What Is South Korea’s President-Elect Facing?
South Korea's outgoing president, Moon Jae-in, failed to rein in soaring housing prices, which may have cost his party the presidency. If President-elect Yoon Seok-youl takes the wrong approach to that and other key issues, the country may be unable to avoid Japanese-style “lost decades.”
SEOUL – Last month, South Korean voters elected Yoon Seok-youl as their next president. It was a hotly contested race, which Yoon won by a razor-thin margin of just 0.7%. What will the conservative People Power Party candidate’s victory mean for South Korea and East Asia?
For starters, Yoon’s government seems poised to shift away from its predecessor’s policy of “strategic ambiguity” in the Sino-American rivalry and restore South Korea’s security and economic ties with both the United States and Japan. Whereas outgoing President Moon Jae-in’s first official phone call following his 2017 electoral victory was with Chinese President Xi Jinping, Yoon’s first call as president-elect was with US President Joe Biden.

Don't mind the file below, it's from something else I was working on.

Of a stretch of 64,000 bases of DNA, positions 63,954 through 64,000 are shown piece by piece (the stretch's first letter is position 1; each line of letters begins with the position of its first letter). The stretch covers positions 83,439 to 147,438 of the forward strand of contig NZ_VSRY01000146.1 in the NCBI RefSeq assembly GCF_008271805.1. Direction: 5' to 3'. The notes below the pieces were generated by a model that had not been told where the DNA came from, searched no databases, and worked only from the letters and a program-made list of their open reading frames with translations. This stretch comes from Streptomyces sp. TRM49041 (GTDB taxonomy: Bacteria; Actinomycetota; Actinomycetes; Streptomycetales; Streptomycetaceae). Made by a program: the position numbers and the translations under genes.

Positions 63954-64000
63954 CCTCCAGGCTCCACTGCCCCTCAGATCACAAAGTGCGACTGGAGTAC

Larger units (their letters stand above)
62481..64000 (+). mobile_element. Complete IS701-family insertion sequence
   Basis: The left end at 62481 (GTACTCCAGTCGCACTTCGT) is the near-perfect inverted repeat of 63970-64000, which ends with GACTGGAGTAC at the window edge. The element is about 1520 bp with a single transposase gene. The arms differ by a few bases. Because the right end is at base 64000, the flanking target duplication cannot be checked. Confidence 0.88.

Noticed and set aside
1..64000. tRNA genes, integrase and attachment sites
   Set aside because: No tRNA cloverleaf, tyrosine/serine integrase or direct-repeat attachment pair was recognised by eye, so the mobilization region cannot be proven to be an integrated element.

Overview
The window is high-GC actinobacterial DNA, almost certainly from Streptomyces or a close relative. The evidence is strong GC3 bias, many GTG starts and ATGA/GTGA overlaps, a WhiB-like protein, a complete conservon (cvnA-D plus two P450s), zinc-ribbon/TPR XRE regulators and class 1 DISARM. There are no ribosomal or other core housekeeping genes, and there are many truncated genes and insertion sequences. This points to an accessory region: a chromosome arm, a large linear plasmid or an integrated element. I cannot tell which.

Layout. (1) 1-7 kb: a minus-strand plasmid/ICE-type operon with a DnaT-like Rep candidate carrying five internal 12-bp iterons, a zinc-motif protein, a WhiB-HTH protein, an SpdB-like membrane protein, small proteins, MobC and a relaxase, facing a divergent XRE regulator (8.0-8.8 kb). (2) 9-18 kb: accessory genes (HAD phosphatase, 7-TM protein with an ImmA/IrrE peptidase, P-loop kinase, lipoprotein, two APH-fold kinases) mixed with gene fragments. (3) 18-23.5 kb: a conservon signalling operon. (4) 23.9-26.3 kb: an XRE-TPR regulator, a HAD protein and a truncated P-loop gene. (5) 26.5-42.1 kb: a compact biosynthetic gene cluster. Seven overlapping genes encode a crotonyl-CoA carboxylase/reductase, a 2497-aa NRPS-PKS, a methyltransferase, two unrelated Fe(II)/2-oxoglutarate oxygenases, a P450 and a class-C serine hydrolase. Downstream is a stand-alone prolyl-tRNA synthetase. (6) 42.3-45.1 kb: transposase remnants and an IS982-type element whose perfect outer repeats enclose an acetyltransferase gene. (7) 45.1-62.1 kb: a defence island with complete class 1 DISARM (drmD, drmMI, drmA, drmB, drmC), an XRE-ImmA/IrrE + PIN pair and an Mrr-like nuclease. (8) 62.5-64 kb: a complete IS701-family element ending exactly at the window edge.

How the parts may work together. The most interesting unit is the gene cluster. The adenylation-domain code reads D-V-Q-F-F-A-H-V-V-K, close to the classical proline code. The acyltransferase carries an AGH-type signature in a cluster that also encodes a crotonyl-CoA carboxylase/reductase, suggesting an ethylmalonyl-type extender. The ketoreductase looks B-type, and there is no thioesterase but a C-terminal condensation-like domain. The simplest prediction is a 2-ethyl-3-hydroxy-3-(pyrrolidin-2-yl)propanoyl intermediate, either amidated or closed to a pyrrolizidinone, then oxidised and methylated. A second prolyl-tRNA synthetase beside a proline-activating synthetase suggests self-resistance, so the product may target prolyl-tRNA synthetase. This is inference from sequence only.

Given that China is its biggest trading partner – larger than the US and Japan combined – South Korea is already a member of the China-led Regional Comprehensive Economic Partnership. The outgoing government has recently declared that it will apply to join the Comprehensive and Progressive Agreement for Trans-Pacific Partnership, led by Japan and Australia, before the end of its term in mid-May. In fact, South Korea did not consider joining the CPTPP until after China applied. The actual negotiation for joining will be handled by the new government, which is also expected to join the Indo-Pacific Economic Framework, the Biden administration’s proposed vehicle for economic cooperation in the region.